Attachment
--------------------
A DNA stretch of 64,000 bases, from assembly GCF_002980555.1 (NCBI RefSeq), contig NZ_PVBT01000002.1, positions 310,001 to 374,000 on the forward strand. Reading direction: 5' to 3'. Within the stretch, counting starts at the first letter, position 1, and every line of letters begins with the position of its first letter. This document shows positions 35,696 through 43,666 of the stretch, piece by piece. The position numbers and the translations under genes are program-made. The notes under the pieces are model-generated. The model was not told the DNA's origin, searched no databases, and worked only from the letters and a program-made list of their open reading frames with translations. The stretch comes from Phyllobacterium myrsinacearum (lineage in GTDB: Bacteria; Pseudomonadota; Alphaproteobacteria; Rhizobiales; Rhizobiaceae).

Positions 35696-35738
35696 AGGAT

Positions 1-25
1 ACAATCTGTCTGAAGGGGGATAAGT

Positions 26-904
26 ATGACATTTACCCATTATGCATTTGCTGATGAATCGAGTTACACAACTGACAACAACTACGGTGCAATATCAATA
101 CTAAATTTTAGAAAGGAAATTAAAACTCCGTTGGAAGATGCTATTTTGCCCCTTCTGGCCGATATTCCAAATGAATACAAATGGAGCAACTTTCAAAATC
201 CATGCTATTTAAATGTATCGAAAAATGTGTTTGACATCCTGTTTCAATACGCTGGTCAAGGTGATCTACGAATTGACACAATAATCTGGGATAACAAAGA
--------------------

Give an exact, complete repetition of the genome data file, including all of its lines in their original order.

A DNA stretch of 64,000 bases, from assembly GCF_002980555.1 (NCBI RefSeq), contig NZ_PVBT01000002.1, positions 310,001 to 374,000 on the forward strand. Reading direction: 5' to 3'. Within the stretch, counting starts at the first letter, position 1, and every line of letters begins with the position of its first letter. This document shows positions 35,696 through 43,666 of the stretch, piece by piece. The position numbers and the translations under genes are program-made. The notes under the pieces are model-generated. The model was not told the DNA's origin, searched no databases, and worked only from the letters and a program-made list of their open reading frames with translations. The stretch comes from Phyllobacterium myrsinacearum (lineage in GTDB: Bacteria; Pseudomonadota; Alphaproteobacteria; Rhizobiales; Rhizobiaceae).

Positions 35696-35738
35696 AGGAT

Positions 1-25
1 ACAATCTGTCTGAAGGGGGATAAGT

Positions 26-904
26 ATGACATTTACCCATTATGCATTTGCTGATGAATCGAGTTACACAACTGACAACAACTACGGTGCAATATCAATA
101 CTAAATTTTAGAAAGGAAATTAAAACTCCGTTGGAAGATGCTATTTTGCCCCTTCTGGCCGATATTCCAAATGAATACAAATGGAGCAACTTTCAAAATC
201 CATGCTATTTAAATGTATCGAAAAATGTGTTTGACATCCTGTTTCAATACGCTGGTCAAGGTGATCTACGAATTGACACAATAATCTGGGATAACAAAGA